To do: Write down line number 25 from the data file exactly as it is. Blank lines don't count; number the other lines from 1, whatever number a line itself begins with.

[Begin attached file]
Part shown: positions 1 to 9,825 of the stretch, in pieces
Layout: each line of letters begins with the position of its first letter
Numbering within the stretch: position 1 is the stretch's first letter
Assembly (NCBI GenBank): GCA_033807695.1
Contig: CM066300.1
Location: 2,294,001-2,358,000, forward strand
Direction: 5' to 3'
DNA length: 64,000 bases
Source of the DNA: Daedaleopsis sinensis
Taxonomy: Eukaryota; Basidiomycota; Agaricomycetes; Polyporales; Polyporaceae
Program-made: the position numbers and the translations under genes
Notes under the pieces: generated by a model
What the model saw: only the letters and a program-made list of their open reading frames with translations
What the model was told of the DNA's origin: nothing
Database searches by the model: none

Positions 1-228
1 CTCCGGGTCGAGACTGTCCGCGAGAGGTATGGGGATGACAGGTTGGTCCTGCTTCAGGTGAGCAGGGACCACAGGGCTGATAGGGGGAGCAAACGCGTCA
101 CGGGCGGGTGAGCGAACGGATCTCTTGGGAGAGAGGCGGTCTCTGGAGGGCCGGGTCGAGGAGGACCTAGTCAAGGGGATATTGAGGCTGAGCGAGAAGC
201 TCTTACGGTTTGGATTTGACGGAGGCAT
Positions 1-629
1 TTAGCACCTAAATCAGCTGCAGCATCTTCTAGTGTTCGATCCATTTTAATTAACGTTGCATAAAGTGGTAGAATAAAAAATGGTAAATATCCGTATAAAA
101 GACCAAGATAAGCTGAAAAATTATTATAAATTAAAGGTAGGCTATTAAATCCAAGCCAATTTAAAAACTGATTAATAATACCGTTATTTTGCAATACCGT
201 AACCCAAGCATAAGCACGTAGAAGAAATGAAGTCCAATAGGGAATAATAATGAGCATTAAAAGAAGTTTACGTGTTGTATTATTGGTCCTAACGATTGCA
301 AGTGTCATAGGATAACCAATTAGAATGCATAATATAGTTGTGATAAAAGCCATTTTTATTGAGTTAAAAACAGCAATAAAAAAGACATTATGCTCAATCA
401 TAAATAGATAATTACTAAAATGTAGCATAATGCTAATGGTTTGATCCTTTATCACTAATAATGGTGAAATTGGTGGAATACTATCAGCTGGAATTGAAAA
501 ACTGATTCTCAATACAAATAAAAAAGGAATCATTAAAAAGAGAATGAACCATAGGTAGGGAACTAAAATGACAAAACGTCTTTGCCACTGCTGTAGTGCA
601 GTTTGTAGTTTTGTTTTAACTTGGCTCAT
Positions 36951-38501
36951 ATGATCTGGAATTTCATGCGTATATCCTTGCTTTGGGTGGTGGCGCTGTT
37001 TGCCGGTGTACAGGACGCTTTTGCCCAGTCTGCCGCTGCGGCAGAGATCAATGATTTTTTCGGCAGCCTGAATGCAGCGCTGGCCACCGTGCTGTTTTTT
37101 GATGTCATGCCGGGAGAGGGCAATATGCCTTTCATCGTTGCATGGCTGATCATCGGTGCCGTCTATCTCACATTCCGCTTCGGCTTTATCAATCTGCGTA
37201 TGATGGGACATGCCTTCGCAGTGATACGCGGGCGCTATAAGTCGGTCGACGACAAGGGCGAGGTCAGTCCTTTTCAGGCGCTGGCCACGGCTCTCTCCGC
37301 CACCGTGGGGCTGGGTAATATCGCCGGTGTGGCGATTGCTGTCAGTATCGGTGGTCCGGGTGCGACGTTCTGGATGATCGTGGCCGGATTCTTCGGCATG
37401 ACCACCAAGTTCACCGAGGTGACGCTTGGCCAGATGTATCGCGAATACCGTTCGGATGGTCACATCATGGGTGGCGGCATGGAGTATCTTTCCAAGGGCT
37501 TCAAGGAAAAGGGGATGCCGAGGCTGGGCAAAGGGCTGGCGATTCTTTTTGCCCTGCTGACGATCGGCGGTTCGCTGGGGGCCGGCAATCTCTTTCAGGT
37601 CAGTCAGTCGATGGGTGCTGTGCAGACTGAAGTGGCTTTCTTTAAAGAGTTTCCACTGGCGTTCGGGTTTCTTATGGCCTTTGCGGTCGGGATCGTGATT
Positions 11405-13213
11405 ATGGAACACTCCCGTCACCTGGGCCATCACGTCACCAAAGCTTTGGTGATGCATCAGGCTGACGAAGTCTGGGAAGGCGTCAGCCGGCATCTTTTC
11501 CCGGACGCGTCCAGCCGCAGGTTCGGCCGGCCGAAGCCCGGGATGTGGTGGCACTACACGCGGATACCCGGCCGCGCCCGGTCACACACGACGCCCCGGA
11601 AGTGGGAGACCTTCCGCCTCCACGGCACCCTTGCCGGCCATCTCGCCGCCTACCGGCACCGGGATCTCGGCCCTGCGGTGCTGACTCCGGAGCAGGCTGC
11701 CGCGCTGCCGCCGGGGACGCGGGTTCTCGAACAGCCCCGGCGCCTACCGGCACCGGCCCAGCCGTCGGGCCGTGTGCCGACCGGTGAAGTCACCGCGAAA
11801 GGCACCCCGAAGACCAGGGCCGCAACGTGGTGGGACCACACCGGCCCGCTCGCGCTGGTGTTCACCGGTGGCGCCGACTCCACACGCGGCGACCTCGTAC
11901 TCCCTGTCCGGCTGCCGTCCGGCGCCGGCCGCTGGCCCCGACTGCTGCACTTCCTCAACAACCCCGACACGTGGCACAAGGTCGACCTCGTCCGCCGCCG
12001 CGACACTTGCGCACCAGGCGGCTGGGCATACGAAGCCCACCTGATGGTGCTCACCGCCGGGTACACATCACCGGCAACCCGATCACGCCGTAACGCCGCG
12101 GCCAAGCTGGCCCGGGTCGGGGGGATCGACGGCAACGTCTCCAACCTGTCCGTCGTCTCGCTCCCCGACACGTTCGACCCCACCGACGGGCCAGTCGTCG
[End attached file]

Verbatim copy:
401 TAAATAGATAATTACTAAAATGTAGCATAATGCTAATGGTTTGATCCTTTATCACTAATAATGGTGAAATTGGTGGAATACTATCAGCTGGAATTGAAAA